Remember when you looked forward to your salary rise, and even built it into your plans to pay off you home loan?
Been a while since that happened, right? Perhaps these days you just feel you always seem to be getting poorer.
Figures released this week show wages growth at a record low rate of under two per cent – half of the rate of growth two years ago.
Once, bosses would be happy to hear this, saying it allowed them to invest in more staff. But while unemployment is stable, it isn’t rising.
Less than two per cent hardly matches increases in the cost of living. And even if families did have a little left to save, interest rates are so low it hardly seems worthwhile as an investment.
So how is anyone supposed to get ahead in a market in which everything, and everybody, seems to be treading water?
Nothing beats diversification, according to financial adviser David Reed of advice firm SmartRetirement.
“Whilst popular economic opinion forecasts a low return environment for the short to medium term, diversification of assets remains a crucial strategy for investors to capture potential earnings,” says Reed.
He says that assets like bonds, shares and listed or residential property often move at different times.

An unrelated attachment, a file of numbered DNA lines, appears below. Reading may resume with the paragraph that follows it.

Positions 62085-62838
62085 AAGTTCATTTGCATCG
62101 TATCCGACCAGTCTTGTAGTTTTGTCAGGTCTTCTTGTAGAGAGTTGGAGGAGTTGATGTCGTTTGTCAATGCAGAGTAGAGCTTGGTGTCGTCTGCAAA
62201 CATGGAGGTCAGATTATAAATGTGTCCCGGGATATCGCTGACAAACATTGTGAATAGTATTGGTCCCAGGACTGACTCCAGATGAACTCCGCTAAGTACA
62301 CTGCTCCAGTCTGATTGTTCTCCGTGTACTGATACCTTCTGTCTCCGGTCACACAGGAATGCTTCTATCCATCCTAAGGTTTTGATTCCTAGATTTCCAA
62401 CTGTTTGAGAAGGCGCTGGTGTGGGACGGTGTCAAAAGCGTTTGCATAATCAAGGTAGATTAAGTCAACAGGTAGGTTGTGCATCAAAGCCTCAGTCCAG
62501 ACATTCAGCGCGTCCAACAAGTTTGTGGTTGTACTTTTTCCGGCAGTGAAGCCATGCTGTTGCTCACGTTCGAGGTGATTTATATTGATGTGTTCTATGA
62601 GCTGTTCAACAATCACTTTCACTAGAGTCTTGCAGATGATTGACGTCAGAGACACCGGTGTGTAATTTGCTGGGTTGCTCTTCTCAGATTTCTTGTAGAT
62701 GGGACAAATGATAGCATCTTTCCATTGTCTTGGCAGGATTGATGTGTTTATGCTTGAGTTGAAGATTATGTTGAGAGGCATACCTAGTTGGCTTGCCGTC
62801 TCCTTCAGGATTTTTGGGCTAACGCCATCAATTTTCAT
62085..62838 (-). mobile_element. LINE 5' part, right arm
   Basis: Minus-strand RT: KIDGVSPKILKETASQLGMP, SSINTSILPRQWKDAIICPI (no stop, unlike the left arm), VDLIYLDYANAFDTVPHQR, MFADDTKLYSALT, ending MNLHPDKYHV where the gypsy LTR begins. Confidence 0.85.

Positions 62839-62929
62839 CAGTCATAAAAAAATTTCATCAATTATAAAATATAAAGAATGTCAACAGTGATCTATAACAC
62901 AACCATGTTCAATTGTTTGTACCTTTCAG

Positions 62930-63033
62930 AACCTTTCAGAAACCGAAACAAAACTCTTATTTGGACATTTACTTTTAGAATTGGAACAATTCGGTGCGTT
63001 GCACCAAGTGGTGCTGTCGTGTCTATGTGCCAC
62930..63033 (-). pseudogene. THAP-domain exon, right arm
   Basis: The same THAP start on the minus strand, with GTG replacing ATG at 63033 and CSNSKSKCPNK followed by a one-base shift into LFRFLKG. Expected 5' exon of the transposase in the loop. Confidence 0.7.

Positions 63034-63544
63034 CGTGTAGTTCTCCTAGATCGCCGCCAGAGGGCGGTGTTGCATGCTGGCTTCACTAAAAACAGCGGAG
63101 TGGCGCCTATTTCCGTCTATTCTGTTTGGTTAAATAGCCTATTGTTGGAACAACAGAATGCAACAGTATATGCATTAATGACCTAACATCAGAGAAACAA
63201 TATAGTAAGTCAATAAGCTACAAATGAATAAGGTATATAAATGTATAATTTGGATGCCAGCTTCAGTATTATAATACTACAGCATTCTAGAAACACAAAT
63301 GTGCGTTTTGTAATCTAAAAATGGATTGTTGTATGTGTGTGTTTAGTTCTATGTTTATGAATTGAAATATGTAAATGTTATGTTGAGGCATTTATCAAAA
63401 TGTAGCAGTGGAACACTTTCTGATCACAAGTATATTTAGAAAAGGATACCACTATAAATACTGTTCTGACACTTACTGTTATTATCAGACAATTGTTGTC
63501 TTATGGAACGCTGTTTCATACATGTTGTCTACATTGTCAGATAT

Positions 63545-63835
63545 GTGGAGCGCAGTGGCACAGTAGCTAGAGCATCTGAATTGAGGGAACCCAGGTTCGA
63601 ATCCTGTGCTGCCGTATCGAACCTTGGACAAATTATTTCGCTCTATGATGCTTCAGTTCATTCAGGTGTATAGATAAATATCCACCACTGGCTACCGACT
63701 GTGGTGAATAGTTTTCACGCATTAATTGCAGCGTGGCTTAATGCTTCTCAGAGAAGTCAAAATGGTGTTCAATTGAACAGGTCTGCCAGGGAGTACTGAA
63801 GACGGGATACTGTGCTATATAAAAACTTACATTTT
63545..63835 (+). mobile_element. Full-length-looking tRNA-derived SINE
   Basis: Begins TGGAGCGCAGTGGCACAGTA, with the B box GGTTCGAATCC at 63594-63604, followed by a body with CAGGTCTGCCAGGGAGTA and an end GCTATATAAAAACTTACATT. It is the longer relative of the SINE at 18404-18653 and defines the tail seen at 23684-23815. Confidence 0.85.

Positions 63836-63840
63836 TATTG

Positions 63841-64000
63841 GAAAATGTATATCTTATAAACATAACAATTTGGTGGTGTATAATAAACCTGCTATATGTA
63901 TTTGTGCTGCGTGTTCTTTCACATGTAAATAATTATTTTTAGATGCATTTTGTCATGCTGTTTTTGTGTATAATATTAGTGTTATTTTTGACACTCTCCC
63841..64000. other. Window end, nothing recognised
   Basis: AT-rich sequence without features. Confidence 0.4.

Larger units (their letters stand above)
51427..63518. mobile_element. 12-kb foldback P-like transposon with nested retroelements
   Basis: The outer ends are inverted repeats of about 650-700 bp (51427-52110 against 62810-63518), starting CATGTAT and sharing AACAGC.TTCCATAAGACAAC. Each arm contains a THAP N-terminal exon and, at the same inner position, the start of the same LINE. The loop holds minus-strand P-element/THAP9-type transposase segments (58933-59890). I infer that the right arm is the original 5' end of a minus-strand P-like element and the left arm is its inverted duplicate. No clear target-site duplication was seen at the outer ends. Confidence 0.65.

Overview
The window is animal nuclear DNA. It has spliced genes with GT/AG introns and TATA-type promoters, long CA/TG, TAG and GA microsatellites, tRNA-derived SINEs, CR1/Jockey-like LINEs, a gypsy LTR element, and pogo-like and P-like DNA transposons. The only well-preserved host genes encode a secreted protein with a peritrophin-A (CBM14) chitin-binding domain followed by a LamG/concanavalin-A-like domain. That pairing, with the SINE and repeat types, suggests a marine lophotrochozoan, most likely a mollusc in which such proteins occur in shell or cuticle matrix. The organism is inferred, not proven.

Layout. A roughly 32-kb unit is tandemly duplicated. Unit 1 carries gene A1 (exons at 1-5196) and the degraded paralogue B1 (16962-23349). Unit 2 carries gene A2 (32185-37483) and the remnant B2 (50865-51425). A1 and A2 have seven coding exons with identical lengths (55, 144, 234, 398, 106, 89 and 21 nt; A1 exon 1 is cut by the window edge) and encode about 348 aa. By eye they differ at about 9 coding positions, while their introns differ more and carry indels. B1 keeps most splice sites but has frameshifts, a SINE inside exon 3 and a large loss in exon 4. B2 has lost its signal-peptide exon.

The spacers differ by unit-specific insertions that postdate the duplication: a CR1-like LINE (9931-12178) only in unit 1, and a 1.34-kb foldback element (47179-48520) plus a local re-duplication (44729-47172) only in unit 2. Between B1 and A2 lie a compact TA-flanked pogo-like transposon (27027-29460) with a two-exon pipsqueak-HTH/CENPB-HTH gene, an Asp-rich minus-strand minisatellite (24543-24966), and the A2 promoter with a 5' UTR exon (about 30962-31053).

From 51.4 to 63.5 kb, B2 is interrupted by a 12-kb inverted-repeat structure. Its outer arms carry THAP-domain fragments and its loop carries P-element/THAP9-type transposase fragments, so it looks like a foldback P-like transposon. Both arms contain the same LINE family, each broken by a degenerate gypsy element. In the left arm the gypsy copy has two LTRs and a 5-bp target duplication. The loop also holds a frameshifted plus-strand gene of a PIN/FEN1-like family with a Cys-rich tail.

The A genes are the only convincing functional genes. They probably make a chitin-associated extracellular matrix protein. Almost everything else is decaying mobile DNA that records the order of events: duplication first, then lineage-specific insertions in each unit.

With investing, says Reed, there is no magic bullet, just perseverance and commitment which is not always glamorous, but pays off in the long run.
There is one opportunity that Reed points out – borrowing from a bank or financial institution to kick-start an investment portfolio.
With loan costs also at an all time low, it could be a chance to start a portfolio ready for an upswing.
Of course, if security is an issue, you need to understand margin loans secured against your portfolio. See Should you borrow to invest in shares.
“This is all dependent upon your risk tolerance and suitable strategies for your personal goals,” says Reed.
He points out you can also simply contribute monthly savings into a low cost index fund or exchange traded fund.
These offer broad diversification and exposure to different overseas markets and also commodities.